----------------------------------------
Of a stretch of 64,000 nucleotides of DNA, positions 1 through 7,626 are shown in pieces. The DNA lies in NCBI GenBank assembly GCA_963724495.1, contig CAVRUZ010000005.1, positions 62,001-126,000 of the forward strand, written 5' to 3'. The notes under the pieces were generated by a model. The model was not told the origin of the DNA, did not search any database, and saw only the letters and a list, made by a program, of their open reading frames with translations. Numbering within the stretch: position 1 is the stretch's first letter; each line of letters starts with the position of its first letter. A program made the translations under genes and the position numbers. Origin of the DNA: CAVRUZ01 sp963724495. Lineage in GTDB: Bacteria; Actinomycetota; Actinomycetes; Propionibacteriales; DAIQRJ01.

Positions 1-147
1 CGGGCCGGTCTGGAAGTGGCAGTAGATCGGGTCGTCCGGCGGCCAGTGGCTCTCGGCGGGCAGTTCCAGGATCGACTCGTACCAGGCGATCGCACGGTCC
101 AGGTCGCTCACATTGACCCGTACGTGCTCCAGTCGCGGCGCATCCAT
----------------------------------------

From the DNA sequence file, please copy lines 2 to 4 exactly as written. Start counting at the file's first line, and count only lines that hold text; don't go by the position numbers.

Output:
Positions 1-147
1 CGGGCCGGTCTGGAAGTGGCAGTAGATCGGGTCGTCCGGCGGCCAGTGGCTCTCGGCGGGCAGTTCCAGGATCGACTCGTACCAGGCGATCGCACGGTCC
101 AGGTCGCTCACATTGACCCGTACGTGCTCCAGTCGCGGCGCATCCAT